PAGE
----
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United States v. Wyatt

United States District Court, D. South Carolina, Columbia Division

October 24, 2016

United States of America,
v.
Jack Richardson Wyatt, Defendant.

          OPINION AND ORDER

          CAMERON MCGOWAN CURRIE Senior United States District Judge

         Defendant, proceeding pro se, seeks relief in this court pursuant to 28 U.S.C. § 2255. ECF No. 64. The Government filed a response in opposition. ECF No. 72. This matter is now ripe for resolution.

         I. Background

         On November 20, 2012, Defendant was indicted for one count of possession of child pornography, in violation of 18 U.S.C. § 2252A(a)(5)(B), and one count of distribution of child pornography, in violation of 18 U.S.C. § 2252A(a)(2). ECF No. 2. On April 2, 2013, the Government filed an Information, charging the Defendant with possession of child pornography in violation of 18 U.S.C. § 2252A(a)(5)(B). ECF No. 37. On April 4, 2013, Defendant entered into an amended written plea agreement to plead guilty to count 1 of the Information. ECF No. 43. As a part of the plea agreement, Defendant waived his direct appeal rights and his right to file a motion for relief under § 2255 except as to claims of ineffective assistance of counsel and/or prosecutorial misconduct. The same day, Defendant appeared before the court and after a thorough Rule 11 hearing (which Defendant does not challenge), entered a guilty plea to the count charged in the Information. ECF No. 42.

         A Pre-Sentence Report (PSR) assessed five separate increases in Defendant's base offense level pursuant to U.S.S.G. § 2G2.2 based on the quantity and characteristics of the pornography possessed. See ECF No. 51, PSR ¶¶ 59-64. Defendant objected to all of these enhancements as punishing him for “behavior that is no longer out of the ordinary” as the guideline enhancements serve to “artificially inflate his guideline range with offense characteristics that appear in nearly all contemporary child pornography cases.” Addendum to PSR, ECF No. 51-2. In response, the Probation Officer declined to amend the PSR. Defendant's guideline range was calculated as 135-168 months; however, due to the statutory maximum, the guideline range became 120 months.

         Defendant filed a motion to vary from the guideline range to a probationary sentence based on the § 3553(a) factors. ECF No. 52. This motion contained similar arguments regarding the enhancements. At sentencing, the court granted in part the motion to vary from the guideline range and sentenced Defendant to 70 months imprisonment and a lifetime term of supervised release. ECF No. 59. The Government objected to the variance. Defendant did not appeal his conviction or sentence.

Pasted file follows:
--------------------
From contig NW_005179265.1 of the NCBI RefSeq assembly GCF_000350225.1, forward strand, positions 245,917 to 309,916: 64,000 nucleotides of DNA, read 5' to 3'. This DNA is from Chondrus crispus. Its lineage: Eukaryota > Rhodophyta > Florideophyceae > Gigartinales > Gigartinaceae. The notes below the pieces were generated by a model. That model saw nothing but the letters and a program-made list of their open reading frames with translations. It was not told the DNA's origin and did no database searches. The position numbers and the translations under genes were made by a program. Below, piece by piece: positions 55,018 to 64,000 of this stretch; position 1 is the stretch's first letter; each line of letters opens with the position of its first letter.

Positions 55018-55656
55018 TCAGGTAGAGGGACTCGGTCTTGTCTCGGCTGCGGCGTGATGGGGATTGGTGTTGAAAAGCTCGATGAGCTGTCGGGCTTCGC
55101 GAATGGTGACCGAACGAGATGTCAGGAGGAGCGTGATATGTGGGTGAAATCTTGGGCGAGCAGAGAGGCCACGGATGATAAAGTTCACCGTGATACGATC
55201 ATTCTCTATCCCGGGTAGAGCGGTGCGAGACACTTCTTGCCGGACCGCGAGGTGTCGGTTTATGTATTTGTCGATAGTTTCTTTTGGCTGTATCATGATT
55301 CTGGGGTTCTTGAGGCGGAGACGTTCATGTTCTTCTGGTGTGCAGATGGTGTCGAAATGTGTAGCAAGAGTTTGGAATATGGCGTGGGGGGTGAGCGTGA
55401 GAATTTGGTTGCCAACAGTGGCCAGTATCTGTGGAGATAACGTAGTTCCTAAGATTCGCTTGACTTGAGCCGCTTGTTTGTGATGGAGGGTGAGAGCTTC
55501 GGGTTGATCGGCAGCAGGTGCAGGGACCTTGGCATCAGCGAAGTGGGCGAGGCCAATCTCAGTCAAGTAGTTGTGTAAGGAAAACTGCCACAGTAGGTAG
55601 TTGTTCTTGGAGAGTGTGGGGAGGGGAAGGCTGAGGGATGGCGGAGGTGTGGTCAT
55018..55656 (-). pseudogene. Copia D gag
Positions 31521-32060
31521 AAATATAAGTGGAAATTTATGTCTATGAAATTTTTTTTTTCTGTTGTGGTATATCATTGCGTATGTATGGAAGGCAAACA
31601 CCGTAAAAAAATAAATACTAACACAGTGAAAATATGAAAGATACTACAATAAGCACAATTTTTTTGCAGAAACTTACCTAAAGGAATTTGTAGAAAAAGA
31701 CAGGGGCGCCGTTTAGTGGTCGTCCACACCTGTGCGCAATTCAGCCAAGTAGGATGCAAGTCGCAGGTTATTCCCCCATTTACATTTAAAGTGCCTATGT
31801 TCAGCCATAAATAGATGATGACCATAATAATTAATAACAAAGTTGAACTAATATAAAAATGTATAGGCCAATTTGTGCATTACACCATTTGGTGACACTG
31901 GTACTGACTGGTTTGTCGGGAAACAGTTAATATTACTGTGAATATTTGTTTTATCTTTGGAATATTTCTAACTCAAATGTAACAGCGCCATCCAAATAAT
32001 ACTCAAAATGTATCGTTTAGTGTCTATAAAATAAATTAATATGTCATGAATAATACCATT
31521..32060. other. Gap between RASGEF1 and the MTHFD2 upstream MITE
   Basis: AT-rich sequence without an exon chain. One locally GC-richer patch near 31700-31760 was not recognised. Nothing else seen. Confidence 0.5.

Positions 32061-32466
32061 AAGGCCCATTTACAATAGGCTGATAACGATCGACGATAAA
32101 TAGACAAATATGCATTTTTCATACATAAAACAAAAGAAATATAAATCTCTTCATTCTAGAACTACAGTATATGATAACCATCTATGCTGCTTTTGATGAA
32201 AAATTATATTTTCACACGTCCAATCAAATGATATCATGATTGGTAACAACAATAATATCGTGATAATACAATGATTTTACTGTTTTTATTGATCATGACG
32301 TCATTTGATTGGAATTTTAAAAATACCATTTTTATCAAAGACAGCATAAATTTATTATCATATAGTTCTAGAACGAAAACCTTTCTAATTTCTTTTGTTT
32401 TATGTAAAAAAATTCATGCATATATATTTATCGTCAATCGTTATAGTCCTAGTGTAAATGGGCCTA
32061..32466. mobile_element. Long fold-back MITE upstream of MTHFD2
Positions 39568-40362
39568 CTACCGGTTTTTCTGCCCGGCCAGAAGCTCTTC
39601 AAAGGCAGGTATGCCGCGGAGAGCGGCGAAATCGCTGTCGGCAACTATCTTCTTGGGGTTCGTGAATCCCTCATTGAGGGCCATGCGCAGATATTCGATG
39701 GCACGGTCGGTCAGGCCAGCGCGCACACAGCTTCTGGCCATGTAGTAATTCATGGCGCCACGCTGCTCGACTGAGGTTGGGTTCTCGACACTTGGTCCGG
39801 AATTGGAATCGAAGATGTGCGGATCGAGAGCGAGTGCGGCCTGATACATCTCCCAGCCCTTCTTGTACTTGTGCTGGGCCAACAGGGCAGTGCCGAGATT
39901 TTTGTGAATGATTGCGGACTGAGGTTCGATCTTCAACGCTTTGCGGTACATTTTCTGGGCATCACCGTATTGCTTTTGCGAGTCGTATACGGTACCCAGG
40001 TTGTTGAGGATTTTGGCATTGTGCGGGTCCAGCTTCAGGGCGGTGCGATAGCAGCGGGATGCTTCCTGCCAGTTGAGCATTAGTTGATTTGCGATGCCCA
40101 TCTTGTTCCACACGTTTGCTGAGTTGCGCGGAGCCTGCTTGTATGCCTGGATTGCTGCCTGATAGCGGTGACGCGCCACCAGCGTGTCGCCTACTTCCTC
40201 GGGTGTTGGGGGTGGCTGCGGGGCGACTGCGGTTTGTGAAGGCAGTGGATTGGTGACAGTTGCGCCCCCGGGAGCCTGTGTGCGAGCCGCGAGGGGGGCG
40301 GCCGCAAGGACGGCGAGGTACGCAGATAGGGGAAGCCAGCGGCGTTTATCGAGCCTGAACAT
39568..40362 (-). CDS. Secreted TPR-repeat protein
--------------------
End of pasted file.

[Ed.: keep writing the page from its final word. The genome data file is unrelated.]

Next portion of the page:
II. Johnson and Welch

         On June 26, 2015, the Supreme Court held that the residual clause of the Armed Career Criminal Act (“ACCA”) violates due process as it “denies fair notice to defendants and invites arbitrary enforcement by judges.” Johnson v. United States, 576 U.S. at __, 135 S.Ct. 2551 (2015). By holding the residual clause unconstitutionally vague, the Court narrowed the predicate offenses that could serve to enhance a sentence to those in the enumerated or force clauses. The residual clause can no longer support a defendant's classification as an armed career criminal.

         On April 18, 2016, the Supreme Court decided Welch v. United States, 578 U.S. __, 136 S.Ct. 1257 (2016), which held that the newly established right recognized in Johnson is retroactive to cases on collateral review.

         III. Discussion

         Defendant argues that he should be granted relief because both the statute under which he was convicted and the guideline enhancements applied should be invalidated under the vagueness doctrine explained in Johnson. ECF No. 64. Defendant's argument fails.

         First, Johnson and its progeny have no effect on the statute or enhancements for possessing child pornography. As discussed above, Johnson serves to invalidate a portion of the definition of “violent felony” in the ACCA. While Defendant is correct that some courts have applied Johnson's reasoning beyond the ACCA, for example to the residual clause of the career offender portion of the sentencing guidelines or to the residual clause in § 924(c), there is simply no like reasoning that would invalidate the statute under which Defendant was convicted or the specific guideline enhancements applied to his case. Defendant fails to point to authority applying Johnson to this statute or any of the enhancements at issue, or to explain how the vagueness doctrine affects them. Neither the statute nor the guideline enhancements contain a residual clause that could be held unconstitutionally vague; instead, they clearly lay out which actions are criminalized by the statute or subject to enhancement under the guidelines. Therefore, Johnson cannot serve to invalidate the sentence received by Defendant.

         Second, Defendant's motion is untimely. A 1-year period of limitation ...


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